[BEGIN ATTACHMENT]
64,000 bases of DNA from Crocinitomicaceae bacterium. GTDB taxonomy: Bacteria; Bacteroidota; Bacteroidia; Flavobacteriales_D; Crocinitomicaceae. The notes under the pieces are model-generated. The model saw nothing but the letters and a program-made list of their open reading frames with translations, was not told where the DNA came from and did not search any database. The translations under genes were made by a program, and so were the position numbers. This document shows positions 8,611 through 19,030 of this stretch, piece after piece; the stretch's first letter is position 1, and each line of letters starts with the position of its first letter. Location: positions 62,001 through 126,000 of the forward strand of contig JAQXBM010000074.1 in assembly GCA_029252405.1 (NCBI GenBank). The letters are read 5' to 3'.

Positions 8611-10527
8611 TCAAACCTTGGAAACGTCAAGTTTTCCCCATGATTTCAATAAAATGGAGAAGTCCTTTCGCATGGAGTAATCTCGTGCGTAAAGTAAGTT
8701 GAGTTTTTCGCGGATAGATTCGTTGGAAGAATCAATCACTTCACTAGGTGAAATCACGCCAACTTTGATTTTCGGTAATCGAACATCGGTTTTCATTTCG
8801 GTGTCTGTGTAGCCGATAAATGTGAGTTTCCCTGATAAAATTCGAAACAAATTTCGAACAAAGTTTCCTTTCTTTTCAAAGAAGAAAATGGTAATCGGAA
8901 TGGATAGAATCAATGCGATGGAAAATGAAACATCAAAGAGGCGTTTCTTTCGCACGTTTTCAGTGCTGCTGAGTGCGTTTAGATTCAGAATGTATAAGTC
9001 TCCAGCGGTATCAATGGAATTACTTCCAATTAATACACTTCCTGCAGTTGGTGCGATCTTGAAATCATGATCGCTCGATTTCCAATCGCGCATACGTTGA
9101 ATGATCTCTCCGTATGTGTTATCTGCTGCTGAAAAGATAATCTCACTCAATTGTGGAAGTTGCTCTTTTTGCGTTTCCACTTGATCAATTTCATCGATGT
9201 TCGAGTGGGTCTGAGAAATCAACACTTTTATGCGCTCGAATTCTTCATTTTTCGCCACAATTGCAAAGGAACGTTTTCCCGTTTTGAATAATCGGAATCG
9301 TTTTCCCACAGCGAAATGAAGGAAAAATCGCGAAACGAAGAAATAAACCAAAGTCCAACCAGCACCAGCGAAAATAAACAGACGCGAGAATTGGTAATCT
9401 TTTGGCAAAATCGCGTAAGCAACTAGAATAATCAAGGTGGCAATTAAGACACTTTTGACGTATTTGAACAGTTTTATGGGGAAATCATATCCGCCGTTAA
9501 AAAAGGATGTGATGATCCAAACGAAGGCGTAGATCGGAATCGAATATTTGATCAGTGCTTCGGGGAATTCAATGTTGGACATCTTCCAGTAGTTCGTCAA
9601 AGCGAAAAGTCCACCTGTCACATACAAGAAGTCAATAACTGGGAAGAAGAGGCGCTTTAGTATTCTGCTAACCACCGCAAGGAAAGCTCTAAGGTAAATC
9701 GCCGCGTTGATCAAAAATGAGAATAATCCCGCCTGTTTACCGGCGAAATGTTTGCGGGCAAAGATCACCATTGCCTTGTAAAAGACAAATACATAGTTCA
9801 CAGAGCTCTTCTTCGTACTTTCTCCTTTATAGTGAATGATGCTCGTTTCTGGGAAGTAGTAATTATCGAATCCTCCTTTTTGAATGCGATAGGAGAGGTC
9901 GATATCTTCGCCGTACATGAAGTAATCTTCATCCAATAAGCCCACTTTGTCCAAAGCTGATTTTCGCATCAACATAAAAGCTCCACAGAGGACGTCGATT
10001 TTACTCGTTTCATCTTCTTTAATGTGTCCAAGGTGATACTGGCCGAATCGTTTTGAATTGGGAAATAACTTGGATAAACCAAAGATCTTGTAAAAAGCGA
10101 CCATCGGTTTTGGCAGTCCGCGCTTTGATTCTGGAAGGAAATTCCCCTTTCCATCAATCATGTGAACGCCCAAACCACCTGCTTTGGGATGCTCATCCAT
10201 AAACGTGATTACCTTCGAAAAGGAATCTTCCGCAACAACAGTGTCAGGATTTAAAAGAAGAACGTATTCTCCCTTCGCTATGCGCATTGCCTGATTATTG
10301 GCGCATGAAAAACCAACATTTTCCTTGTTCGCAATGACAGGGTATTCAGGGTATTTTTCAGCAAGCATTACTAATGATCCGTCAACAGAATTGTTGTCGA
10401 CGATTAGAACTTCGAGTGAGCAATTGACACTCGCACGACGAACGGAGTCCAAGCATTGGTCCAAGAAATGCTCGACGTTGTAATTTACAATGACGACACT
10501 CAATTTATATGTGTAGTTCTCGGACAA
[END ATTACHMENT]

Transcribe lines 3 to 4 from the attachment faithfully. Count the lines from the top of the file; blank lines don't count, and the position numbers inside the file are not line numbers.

8611 TCAAACCTTGGAAACGTCAAGTTTTCCCCATGATTTCAATAAAATGGAGAAGTCCTTTCGCATGGAGTAATCTCGTGCGTAAAGTAAGTT
8701 GAGTTTTTCGCGGATAGATTCGTTGGAAGAATCAATCACTTCACTAGGTGAAATCACGCCAACTTTGATTTTCGGTAATCGAACATCGGTTTTCATTTCG